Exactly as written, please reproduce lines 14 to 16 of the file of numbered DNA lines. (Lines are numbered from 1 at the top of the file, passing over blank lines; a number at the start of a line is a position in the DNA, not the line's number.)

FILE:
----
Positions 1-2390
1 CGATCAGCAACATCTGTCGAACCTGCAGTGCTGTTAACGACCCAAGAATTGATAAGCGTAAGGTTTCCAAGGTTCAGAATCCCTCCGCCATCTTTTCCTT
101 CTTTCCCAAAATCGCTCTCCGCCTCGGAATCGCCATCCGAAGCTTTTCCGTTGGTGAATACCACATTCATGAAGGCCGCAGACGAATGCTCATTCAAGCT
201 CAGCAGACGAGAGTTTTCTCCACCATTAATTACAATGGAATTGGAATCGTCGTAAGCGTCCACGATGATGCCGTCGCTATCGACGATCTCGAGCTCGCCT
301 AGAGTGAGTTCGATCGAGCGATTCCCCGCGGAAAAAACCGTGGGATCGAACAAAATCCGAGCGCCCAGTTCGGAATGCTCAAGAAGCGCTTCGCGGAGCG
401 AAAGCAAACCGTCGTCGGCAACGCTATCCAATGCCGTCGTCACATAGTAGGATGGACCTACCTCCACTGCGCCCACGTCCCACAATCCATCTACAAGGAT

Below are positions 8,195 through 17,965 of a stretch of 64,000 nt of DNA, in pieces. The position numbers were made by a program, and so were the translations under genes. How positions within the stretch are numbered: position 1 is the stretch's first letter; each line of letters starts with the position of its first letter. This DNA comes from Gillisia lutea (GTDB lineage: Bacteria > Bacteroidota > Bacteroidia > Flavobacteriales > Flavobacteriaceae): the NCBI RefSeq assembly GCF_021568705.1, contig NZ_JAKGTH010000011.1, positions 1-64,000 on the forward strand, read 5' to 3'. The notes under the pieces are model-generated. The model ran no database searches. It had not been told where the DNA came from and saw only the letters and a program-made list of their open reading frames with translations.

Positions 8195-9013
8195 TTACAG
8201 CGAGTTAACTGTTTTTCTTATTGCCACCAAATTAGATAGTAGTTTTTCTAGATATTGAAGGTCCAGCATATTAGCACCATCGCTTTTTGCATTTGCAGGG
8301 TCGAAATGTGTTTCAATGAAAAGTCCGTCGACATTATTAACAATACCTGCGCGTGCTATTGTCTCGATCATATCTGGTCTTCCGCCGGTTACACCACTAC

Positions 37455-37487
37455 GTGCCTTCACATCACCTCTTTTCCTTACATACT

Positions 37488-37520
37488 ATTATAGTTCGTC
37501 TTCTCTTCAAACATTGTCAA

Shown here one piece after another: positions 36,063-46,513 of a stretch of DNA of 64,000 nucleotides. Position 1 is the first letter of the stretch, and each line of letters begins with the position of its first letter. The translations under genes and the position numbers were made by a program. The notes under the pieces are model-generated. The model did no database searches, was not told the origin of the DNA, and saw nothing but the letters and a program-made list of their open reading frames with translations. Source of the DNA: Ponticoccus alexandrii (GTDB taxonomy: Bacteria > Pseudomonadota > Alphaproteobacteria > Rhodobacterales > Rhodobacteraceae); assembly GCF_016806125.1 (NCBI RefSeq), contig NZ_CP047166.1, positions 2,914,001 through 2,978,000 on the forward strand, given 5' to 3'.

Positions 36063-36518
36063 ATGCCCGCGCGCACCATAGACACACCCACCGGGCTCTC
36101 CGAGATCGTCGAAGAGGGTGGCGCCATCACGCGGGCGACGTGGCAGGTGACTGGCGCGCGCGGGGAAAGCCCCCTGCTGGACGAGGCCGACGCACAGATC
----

Positions 37488-37520
37488 ATTATAGTTCGTC
37501 TTCTCTTCAAACATTGTCAA